The UN Intergovernmental Panel on Climate Change (IPCC) released its 6th Assessment Report with a key message that the planet is running out of time to secure a livable future unless a radical action is taken.
Marking the launch of the IPCC report, UN Secretary General António Guterres said in a statement:
“The climate time-bomb is ticking. Humanity is on thin ice – and that ice is melting fast… Today’s IPCC report is a how-to guide to defuse the bomb. But it will take a quantum leap in climate action.”
IPCC’s AR6 Synthesis Report
The IPCC climate report is the culmination of over 6 years of work by hundreds of scientists. It draws on their findings and offers a detailed assessment of how the climate crisis unfolds.
It is a synthesis report combining 3 working group studies on climate science and special reports on land, oceans, and how to hit the critical 1.5℃.
The main finding is not new; in its previous AR6 report, the IPCC has been clear about this concern. But this recent synthesis report paints a grim picture of what the Earth will look like if humans don’t act now.
The report authors stated that the effects of climate change are worse than had been expected in the panel’s 5th Assessment report released in 2014. These effects include sea level rise, severe flooding around the world, more dangerous heat waves, and extreme drought.
Last year, widespread flooding hit Pakistan, affecting 33 million people and causing $30 billion in damages, the World Bank reported. Heat waves also leave some parts of the U.S., Europe, and China baking.
Scientists blame the burning of fossil fuels for over a century for the rise in global temperatures to 1.1℃ since 1900. Fossil fuels still make over 80% of the world’s energy and 75% of human-related carbon pollution.
- Concentrations of carbon pollution are at their highest level for over 2 million years. Meanwhile, the temperature rise rate over the last 50 years is the highest in 2,000 years.
With further warming, climate change risks will be increasingly complex and more difficult to manage, according to the report. Both climate-related and other drivers will increase risks across sectors and regions. For instance, climate-driven food insecurity and supply instability will increase with rising global warming.
The report shows potential risks and impacts of climate change on natural and human systems at different global warming levels.
To limit further worsening of the climate crisis, carbon emissions have to go down by 60% by 2035, the authors noted. That means a radical change in energy supply – moving away from fossil fuels and investing in renewable sources.
The authors further wrote that:
“There is a rapidly closing window of opportunity to secure a liveable and sustainable future for all.”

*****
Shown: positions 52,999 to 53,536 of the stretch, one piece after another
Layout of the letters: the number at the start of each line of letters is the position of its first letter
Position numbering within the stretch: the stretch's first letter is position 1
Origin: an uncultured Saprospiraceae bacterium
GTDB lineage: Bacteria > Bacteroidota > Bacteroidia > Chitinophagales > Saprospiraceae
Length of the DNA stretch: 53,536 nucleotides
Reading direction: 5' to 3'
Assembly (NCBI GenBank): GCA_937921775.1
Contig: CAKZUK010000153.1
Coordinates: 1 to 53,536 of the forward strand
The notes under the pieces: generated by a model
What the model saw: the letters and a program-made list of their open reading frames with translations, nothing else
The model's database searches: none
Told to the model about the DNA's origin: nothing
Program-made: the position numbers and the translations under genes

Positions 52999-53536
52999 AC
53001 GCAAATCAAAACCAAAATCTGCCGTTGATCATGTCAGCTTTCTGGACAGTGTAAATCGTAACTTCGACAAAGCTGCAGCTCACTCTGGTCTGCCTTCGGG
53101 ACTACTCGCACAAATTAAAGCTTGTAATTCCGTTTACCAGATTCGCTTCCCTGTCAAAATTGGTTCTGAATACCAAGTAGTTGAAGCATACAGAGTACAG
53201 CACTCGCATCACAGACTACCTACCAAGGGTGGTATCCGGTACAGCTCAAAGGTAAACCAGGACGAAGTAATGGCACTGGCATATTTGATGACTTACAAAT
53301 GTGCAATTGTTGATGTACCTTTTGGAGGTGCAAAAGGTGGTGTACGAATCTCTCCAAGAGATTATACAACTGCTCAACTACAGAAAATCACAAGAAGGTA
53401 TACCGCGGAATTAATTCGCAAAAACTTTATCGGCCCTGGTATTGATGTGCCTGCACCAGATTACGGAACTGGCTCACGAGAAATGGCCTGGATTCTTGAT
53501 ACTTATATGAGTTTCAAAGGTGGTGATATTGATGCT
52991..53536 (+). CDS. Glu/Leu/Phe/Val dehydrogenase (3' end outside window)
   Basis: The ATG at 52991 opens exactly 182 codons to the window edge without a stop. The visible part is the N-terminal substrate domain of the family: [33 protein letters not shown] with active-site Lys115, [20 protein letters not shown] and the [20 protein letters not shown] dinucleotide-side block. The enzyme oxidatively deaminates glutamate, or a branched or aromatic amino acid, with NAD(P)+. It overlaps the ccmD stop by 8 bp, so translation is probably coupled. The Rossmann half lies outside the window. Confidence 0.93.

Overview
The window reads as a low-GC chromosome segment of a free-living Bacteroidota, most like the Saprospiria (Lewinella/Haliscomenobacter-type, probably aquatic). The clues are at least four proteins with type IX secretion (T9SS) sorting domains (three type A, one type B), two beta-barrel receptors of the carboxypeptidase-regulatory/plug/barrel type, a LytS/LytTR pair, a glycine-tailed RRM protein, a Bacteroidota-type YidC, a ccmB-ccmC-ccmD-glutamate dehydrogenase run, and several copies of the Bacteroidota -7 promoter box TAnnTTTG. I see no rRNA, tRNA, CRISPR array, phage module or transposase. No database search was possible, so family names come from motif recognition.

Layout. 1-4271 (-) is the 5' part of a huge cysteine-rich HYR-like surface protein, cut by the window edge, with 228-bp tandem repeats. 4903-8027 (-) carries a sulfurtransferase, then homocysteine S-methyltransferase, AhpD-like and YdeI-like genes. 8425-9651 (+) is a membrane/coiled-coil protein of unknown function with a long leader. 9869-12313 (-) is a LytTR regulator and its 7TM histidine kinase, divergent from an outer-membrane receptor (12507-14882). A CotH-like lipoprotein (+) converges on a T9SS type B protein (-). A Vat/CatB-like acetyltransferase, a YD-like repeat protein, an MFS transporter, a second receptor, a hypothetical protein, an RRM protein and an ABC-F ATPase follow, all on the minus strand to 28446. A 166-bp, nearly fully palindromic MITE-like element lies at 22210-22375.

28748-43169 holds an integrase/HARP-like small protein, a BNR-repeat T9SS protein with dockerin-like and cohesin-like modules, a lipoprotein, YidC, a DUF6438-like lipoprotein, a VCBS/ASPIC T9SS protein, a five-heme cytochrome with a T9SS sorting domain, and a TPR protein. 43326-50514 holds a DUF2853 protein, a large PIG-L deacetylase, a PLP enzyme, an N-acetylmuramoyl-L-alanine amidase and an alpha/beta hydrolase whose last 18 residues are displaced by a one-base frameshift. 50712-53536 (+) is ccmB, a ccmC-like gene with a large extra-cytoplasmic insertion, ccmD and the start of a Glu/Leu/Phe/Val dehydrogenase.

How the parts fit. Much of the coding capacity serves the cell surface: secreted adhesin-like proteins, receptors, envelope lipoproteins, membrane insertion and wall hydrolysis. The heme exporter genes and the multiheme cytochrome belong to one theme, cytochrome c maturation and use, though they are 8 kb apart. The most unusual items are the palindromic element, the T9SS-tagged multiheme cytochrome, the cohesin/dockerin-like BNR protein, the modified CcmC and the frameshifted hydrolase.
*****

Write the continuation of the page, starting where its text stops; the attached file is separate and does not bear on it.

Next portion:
But there’s still hope.
The Hope is to Act Now
Preventing the planet from experiencing the worst effects of climate change calls for greater investment in mitigation and adaptation options. The IPCC report suggests several opportunities to scale up climate action.
Here are the authors’ insights of the potential contribution to 2030 net emission reduction by those options in the near-term in different sectors.
The report also acknowledges that emissions are hard to cut from some industrial processes and sectors. Aviation, shipping, and agriculture are the most challenging sectors.
In such a case, their emissions have to be counterbalanced by employing carbon removal technologies. These include direct air capture (capturing emissions directly from the air and storing it underground), sucking in CO2 from industrial plants and factories, and drawing in more carbon into the soil.
The impacts of global warming also cause climate injustice. Vulnerable countries that have done least to cause climate change are experiencing the hardest effects.
Nations at the UN climate conference in Egypt last year, COP27, agreed to create a compensation fund called “loss and damage”, worth up to $580 billion annually by 2030. Rich nations who emit the most GHGs must pay poorer countries who suffer the most from climate disasters.
But the parties had yet to know how to define what countries need compensation.
Fast-tracking Net Zero
To top it all off, Guterres called on nations to fast-track their climate actions. Develop countries, in particular, must press the “fast-forward button” of their net zero pledges. They have to remove as much GHGs from the air as they emit.
He stated for the first time that rich nations must hit their net zero goals as soon as 2040 as possible. That’s a decade earlier than what most countries such as the U.S. and the UK promise to achieve – by 2050.
Other large emitters, namely China and India, even have much later targets, 2060 and 2070, respectively.
This latest summary report rounds out the IPCC’s AR6 which comprises 4 installations. The UN group carries out a full assessment cycle every 6 or 7 years. This synthesis report will be presented during the next UN climate conference, COP28, in Dubai at the end of 2023.